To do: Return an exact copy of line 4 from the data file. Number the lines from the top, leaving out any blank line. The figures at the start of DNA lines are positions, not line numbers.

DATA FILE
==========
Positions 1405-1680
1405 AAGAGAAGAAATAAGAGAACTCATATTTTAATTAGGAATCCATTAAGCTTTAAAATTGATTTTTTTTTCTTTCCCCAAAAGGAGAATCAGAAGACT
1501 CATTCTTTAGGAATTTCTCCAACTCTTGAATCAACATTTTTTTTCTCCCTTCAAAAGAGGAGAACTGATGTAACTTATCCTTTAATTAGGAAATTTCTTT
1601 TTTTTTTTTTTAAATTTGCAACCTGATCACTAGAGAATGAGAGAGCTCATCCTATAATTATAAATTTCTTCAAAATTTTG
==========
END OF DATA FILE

1601 TTTTTTTTTTTAAATTTGCAACCTGATCACTAGAGAATGAGAGAGCTCATCCTATAATTATAAATTTCTTCAAAATTTTG